Digital Media owners could be much more successful if they stopped trying to compete with TV audiences and started talking about how much money marketers are wasting on the excess frequency they are buying to achieve that coverage.

Ironically, the thought never occurs to most Digital people because the problem has been so thoroughly solved in Digital Media.  Since so few Digital people have any TV experience they are unaware that excess frequency is even an issue.

Well, it is an issue, and a big one for most large scale advertisers.  The ability to control frequency is Digital Media’s secret weapon and I have no idea why it remains such a secret.

However, one thing is clear:  The ability of Digital Media to control frequency so effectively and with such ease will free up enormous time and resource that can be employed toward pursuits infinitely more worthwhile than managing coverage build.

Alas, that is a subject for future posts…

– Greg

14 Responses leave one →
  1. Vitaliy Gorduz permalink
    September 2, 2009

    Thanks a lot Greg! This is a very ease explanation of that presentation you have sent me earlier. Now (I think) I got it right and will use it against TV.


  2. September 2, 2009


  3. Olena permalink
    September 3, 2009

    Great post. as usual. You know, this post is a good continuing of your one of your previous ones “Cultural Sanctimony: Can the Digital World Overcome its Arrogance?”. And continuing again the story with secret weapon…Yesterday I had a chance to visit #pr20chat on Twitter hosted ny @BethHarte. It’s really a wonderful idea to do these chats.Adds value to tha brand of mktg company who hosts the event, a lot of great ppl find time to meet and discuss hot topics. But while reading tweets it started to seem that the conversation is one sided. Not that the ideas were bad, but not so many ppl in Digital media have experience offline and this sometimes can help to see two sides of the coin. Everyone knows how great DM is, but not so many ppl can understand why it’s so great comparing to the offline media. What are the faults of offline media, that may be used as a secret weapon of Digital media.It made me think again, the same question I’m asking myself for a long time.There’re so many gurus in Digital media right now. Every day I meet ppl who have just published a book or are finishing to write it. All of them are young sucessful ppl, who know a lot abt digital media. But can you be a real Digital media guru without experience in offline media. Because sometimes if you have never bought TV, or hired an agency offline your vision will be one sided. SO are our DM gurus real gurus? IS it enough to work in DM for few years, have 2-3 thousand followers on Twitter/Linked, then write a book and BINGO ! you are a guru? Just keep asking myself. What abt old fashioned offline experience when CEO, CMO were working for 10-20-30 years and only then were wrote a book, a real book full of wisdom and great experience. Is the world so fast right now that 10-20-30 years transitioned in 5-7 years? I guess I’m in a slow lane.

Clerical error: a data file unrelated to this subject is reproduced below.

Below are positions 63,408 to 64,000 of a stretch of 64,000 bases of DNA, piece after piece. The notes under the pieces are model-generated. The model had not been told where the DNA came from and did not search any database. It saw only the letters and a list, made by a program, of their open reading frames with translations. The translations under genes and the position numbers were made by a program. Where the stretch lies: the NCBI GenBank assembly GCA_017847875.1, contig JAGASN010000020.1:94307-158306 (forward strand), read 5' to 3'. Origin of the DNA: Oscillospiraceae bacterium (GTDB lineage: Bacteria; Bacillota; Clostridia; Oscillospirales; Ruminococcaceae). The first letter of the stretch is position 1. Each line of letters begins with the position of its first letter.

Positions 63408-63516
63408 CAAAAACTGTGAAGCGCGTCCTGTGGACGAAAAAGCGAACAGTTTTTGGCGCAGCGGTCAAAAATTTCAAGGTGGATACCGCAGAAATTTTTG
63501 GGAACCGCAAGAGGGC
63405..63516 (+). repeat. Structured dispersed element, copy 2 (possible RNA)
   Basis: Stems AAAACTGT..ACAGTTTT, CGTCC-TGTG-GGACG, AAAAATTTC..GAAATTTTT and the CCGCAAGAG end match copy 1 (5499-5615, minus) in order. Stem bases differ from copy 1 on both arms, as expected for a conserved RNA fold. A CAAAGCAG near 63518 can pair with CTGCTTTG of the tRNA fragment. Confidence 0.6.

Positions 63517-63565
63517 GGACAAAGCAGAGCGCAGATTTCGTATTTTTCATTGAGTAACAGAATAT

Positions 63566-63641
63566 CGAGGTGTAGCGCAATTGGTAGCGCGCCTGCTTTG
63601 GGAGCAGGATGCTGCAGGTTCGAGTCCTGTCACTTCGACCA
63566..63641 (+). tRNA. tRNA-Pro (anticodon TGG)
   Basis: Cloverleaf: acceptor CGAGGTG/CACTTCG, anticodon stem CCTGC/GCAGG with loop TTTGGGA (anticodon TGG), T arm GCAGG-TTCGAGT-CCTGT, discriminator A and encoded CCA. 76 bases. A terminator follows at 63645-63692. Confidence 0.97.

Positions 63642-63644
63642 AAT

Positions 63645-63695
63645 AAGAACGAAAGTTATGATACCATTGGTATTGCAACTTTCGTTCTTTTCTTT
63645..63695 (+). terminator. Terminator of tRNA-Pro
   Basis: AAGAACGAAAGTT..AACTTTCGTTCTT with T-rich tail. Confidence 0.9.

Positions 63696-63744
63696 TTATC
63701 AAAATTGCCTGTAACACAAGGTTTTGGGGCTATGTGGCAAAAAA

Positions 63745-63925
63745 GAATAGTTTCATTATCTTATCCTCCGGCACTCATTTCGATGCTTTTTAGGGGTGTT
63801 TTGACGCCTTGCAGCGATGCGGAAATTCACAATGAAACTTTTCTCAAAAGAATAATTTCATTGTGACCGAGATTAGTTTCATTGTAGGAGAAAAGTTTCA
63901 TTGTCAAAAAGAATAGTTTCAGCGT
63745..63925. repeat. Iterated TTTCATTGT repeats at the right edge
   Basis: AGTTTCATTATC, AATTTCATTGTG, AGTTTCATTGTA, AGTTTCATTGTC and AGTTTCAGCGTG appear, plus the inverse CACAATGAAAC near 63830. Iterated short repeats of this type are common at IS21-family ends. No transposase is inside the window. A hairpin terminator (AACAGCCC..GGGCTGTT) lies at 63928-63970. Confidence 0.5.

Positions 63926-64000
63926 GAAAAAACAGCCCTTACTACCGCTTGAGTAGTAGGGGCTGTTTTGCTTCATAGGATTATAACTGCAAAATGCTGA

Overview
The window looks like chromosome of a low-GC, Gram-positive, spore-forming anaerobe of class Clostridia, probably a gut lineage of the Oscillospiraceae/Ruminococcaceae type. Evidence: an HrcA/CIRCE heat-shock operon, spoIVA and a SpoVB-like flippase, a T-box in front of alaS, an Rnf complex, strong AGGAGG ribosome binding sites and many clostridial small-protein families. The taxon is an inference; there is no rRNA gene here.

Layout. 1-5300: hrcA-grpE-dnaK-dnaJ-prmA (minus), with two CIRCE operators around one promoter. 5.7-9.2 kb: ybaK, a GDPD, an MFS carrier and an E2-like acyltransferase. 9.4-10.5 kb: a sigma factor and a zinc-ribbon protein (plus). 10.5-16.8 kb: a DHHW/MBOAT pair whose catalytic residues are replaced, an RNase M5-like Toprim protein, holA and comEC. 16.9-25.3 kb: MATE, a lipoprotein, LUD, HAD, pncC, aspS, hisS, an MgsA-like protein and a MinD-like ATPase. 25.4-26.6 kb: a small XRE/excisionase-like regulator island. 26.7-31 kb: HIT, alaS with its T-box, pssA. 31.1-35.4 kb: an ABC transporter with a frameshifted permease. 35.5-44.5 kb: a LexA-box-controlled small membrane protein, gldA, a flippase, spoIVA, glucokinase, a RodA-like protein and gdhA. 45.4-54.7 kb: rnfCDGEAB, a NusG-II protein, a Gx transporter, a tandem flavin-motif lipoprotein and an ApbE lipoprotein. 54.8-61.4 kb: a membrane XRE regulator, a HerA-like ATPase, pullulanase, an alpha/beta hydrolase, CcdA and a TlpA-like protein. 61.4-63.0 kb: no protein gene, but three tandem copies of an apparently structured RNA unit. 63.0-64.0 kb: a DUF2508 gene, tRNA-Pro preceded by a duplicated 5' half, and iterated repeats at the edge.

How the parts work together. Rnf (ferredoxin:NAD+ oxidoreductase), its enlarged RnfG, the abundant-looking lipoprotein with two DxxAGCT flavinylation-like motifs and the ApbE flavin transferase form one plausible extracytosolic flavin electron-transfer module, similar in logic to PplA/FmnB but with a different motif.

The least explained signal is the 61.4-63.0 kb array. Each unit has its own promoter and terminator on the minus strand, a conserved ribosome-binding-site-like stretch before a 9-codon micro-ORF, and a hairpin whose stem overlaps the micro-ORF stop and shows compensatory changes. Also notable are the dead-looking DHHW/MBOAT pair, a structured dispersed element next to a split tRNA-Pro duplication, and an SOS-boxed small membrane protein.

4. September 3, 2009

    Good point, Olena.

    Take care of yourself.

    – Greg

  5. September 9, 2009

    Your premise is flawed. Digital Media generally and mistakenly focuses soley on the sales funnel. Whereas TV and the consumers who so engage in the medium can be influenced well above the funnel. there is value in strategically implementing and managing both. When you use the proper formulas you will soon see as most of my clients have that there is far more to gain by exploiting a before during and after funnel campaigns.

    Charles Cantu

    “Moreover, these heavy TV viewers tend to be the worst consumers. Generally speaking, people are in one of two places: at home or outside the home. When they are at home, they are very likely to watch TV. When they are outside, they are mostly either earning money or spending money. People who spend a lot of time at home usually do not earn or spend much.”

  6. September 9, 2009

    Interesting perspective.

  7. September 20, 2009